Warning: If you have a visual impairment, use the manuscript transcript version including the Lucy Maud Montgomery’s foot notes and contextual annotation references.

Chapter 21 - (VERSO)

343 397

“In that case I must sample it,” laughed Mrs. Allan, helping herself to a plump triangle, as did also the minister and Marilla.

Mrs. Allan took a mouthful of hers and a most peculiar expression crossed her face; not a word did she say however, but ate steadily away at it. Marilla saw the expression and hastened to taste the cake.

“Anne Shirley!” she exclaimed, “what on earth did you put into that cake?”

“Nothing but what the recipe said, Marilla,” said Anne, (begin superscript)with a look of anguish.(end superscript) “Oh, isn’t it all right?”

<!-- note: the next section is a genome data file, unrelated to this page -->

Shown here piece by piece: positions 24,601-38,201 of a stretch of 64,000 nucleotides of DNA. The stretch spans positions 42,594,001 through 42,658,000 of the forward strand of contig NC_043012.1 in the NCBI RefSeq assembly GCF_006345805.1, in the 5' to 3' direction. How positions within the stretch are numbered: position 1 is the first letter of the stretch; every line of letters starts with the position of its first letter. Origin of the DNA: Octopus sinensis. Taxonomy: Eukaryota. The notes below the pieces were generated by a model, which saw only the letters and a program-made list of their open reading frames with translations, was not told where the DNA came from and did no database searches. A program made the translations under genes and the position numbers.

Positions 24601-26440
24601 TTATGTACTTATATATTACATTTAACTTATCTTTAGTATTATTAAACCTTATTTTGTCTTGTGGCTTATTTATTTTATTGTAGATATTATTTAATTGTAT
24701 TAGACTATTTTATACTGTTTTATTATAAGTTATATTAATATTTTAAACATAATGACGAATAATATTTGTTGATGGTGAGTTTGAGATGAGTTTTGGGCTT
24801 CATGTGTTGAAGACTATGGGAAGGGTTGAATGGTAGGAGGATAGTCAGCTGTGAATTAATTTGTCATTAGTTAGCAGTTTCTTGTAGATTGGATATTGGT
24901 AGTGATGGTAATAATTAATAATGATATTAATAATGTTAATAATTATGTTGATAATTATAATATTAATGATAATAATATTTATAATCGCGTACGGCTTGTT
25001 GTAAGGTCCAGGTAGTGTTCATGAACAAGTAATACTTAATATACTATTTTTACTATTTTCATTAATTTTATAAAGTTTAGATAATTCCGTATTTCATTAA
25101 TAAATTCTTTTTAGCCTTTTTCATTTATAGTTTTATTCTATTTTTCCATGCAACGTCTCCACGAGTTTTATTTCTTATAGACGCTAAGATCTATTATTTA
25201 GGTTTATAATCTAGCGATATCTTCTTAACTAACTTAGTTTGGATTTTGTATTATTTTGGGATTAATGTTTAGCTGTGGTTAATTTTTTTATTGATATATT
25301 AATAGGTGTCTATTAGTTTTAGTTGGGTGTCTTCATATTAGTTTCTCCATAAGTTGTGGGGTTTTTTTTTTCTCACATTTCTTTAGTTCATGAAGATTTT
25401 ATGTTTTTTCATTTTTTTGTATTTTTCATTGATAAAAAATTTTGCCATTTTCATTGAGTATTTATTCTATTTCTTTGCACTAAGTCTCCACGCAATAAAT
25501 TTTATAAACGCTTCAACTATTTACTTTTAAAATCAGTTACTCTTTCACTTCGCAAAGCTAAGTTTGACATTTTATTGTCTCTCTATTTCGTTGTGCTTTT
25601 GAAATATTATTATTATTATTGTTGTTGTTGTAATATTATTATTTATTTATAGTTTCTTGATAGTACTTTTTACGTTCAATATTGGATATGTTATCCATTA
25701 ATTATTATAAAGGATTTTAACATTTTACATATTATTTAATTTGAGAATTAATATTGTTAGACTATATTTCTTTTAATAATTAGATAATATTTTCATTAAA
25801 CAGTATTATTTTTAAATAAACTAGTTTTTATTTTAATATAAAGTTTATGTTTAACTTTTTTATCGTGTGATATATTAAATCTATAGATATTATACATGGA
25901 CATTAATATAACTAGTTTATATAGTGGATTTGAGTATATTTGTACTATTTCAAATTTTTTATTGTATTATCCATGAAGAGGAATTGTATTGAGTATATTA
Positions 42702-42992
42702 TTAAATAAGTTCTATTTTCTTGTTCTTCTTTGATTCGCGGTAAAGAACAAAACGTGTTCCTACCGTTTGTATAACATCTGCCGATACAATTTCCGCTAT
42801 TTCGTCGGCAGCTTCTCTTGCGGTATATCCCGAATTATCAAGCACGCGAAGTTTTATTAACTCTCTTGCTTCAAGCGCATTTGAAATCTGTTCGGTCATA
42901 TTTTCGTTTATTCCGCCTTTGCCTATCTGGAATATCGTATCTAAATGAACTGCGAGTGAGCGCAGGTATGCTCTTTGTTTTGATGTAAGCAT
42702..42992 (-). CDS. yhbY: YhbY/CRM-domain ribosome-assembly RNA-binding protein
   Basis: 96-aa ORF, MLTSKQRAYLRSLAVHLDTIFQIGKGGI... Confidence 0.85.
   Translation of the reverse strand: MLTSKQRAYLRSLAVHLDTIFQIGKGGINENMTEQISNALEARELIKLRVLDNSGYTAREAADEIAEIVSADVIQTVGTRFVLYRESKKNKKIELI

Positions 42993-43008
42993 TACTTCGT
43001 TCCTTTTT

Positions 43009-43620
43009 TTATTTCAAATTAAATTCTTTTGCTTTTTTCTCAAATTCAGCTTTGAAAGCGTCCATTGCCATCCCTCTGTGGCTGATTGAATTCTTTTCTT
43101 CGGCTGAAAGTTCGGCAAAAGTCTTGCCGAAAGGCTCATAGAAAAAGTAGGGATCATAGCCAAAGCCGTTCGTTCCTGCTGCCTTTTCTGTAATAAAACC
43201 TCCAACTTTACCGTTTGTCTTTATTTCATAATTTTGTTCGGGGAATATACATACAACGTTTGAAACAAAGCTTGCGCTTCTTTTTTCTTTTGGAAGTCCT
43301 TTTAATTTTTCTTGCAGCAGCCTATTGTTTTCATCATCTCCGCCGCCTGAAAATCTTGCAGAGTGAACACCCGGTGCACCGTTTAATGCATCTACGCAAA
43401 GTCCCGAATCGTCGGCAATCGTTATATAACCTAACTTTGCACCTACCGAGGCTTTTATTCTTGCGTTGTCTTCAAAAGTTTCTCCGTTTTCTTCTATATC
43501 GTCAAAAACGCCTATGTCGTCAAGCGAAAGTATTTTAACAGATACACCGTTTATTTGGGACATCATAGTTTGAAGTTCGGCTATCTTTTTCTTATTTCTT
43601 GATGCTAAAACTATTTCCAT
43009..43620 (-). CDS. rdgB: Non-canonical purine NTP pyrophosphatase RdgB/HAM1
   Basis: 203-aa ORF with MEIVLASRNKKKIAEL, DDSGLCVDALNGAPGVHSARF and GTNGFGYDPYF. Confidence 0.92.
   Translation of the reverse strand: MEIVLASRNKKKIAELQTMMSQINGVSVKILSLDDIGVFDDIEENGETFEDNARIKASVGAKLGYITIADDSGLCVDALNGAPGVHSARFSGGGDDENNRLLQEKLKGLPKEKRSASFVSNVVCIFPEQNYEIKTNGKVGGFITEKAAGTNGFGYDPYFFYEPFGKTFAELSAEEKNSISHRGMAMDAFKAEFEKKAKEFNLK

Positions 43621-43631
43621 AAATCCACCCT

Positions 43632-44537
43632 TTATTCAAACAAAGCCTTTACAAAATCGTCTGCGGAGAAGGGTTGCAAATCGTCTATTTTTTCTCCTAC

“All right! It’s simply horrible. Mrs. Allan, don’t try to eat it. Anne, taste it yourself. What


black and white picture of an unsmiling woman with huge puffed sleeves on her dress

"what on earth did you put into that cake?": In her January 27, 1911 diary entry, Montgomery identified actual places and real events that inspired places and scenes in Anne of Green Gables. Of Anne's mishap with the cake, Montgomery says: "As for the notable incident of the liniment cake – when I was teaching in Bideford Mrs. Estey flavored a layer cake with anodyne liniment just as it happened in the story. Never shall I forget the taste of that cake. What fun we had over it!" (Complete Journals, the P.E.I. Years, 1901–1911, p. 355). Mrs. Estey, pictured here with admirable puffed sleeves, was the minister's wife and Maud boarded, very happily, at the manse for part of her first year of teaching, 1894–1895.
Archival & Special Collections, University of Guelph, L.M. Montgomery Collection